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If I try something such as:

int anint;
char achar;

printf("\nEnter any integer:");
scanf("%d", &anint);
printf("\nEnter any character:");
scanf("%c", &achar);
printf("\nThe integer entered is %d\n", anint);
printf("\nThe char entered is %c\n", achar);

It allows entering an integer, then skips the second scanf completely, this is really strange, as when I swap the two (the char scanf first), it works fine. What on earth could be wrong?

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your pointers have the wrong sizes, anint is a char and achar is an int. don't do this. –  Variable Length Coder Sep 19 '10 at 6:44
@Variable Length Coder: I'm sorry about that, was paraphrasing a simpler example and mixed to the two up. That mistype is not related to my problem, fixed the example. –  John Sep 19 '10 at 6:44
@paxdiablo: If this was a valid argument, all C-tagged questions should also have a C++ tag. –  sbi Sep 19 '10 at 7:03
@sbi: No, not quite, C++ is not a proper superset of C. For example, the following valid C int class = 8; is not valid C++. If someone asked how to use scanf in C++, I'd point them towards the other solutions, but it is valid. If that code snippet didn't compile in C++ then yes, the tag is irrelevant. I do think that C++ coders should not be using scanf (or printf for that matter) but I don't write the ISO standards :-) –  paxdiablo Sep 19 '10 at 7:09
@paxdiablo: So make that: "If this was a valid argument, 98% of all C-tagged questions should also have a C++ tag." <shrug> IMO still doesn't make it a valid argument. –  sbi Sep 19 '10 at 7:36

4 Answers 4

up vote 15 down vote accepted

When reading input using scanf, the input is read after the return key is pressed but the newline generated by the return key is not consumed by scanf, which means the next time you read a char from standard input there will be a newline ready to be read.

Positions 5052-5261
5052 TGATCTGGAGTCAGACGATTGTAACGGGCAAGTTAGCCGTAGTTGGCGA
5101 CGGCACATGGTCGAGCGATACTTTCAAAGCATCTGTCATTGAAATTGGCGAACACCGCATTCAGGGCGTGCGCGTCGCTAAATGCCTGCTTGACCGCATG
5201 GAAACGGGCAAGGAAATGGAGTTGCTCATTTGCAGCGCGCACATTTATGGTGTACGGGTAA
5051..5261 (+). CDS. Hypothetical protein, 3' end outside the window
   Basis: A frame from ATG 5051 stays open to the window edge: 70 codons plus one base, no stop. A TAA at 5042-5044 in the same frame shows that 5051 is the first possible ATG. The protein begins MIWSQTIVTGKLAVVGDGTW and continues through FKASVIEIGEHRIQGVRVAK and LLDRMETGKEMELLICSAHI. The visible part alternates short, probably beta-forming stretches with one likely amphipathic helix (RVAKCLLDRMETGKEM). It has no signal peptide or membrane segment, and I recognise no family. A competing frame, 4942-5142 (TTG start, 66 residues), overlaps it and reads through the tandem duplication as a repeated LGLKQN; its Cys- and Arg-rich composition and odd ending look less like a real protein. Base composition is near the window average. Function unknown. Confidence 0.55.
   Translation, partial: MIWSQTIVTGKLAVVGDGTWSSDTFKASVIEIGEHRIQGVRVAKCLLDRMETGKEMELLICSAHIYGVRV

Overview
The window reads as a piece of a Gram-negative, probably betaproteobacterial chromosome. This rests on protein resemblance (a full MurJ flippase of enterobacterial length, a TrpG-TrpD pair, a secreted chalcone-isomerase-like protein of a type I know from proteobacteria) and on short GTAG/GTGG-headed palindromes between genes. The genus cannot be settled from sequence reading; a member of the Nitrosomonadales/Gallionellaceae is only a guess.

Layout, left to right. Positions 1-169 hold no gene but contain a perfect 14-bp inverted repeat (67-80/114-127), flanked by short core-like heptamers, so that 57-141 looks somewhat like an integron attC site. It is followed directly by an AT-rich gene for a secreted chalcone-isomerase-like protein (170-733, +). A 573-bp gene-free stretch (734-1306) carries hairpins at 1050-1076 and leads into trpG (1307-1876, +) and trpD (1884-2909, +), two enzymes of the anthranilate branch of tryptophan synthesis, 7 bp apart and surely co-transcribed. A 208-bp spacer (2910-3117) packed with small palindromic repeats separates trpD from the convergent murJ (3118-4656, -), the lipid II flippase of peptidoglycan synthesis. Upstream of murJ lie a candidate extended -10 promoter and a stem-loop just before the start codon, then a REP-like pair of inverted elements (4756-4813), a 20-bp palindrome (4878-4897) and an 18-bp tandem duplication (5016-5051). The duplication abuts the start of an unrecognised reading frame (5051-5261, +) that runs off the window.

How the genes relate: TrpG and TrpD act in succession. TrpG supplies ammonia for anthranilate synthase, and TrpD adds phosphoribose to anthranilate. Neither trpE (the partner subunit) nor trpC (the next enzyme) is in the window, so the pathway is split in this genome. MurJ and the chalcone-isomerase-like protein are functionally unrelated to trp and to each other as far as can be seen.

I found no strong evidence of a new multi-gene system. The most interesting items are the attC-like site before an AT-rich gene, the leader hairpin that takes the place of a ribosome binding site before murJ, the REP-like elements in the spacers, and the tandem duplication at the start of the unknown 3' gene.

One way to avoid is to use fgets to read the input as a string and then extract what you want using sscanf as:

char line[MAX];

printf("\nEnter any integer:");
if( fgets(line,MAX,stdin) && sscanf(line,"%d", &anint)!=1 ) 

printf("\nEnter any character:");
if( fgets(line,MAX,stdin) && sscanf(line,"%c", &achar)!=1 ) 

Another way to consume the newline would be to scanf("%c%*c",&anint);. The %*c will read the newline from the buffer and discard it.

You might want to read this:

C FAQ : Why does everyone say not to use scanf?

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You'd need the %*c after the %d format (too, or instead), wouldn't you? Though even that is not reliable - if the user typed a space or something after the number and before the newline. I think fgets() + sscanf() is better. –  Jonathan Leffler Sep 19 '10 at 6:47
@Jonathan: You are right. We would need it after the %d. And yes fgets + sscanf is always better. –  codaddict Sep 19 '10 at 6:52
Why do you not link to my EXACT EQUAL SOLUTION on stackoverflow.com/questions/3723768/help-with-c-scanf-syntax/… ? –  user411313 Sep 19 '10 at 8:09
@codeaddict: Sorry for lengthy accept, but you really did give me some more insight on how the internals work in C. I really appreciate the C FAQ link too, all the better to be wise to teach new people these things, if I ever get to help people out later on. –  John Sep 29 '10 at 1:49

The other answers are correct - %c does not skip whitespace. The easiest way to make it do so is to place whitespace before the %c:

scanf(" %c", &achar);

(Any whitespace in the format string will make scanf consume all consecutive whitespace).

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How exactly does skipping the whitespace helps with discarding the newline? For example: scanf("\n%c", &achar); would work too. –  cpx Dec 15 '12 at 17:29
@cpx: Because a newline is whitespace. Any whitespace in the format string behaves like any other whitespace, so \n is just as good as a space (but one more letter). –  caf Dec 15 '12 at 22:29

It doesn't skip the second scanf(); the second scanf() reads the newline left behind by the first scanf(). Most format codes skip white space; the %c format does not skip white space.

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Try also _flushall() after each printf call. . Basically, by default MS’s C++ buffers stream output, and the the flushing causes the output stream to empty.

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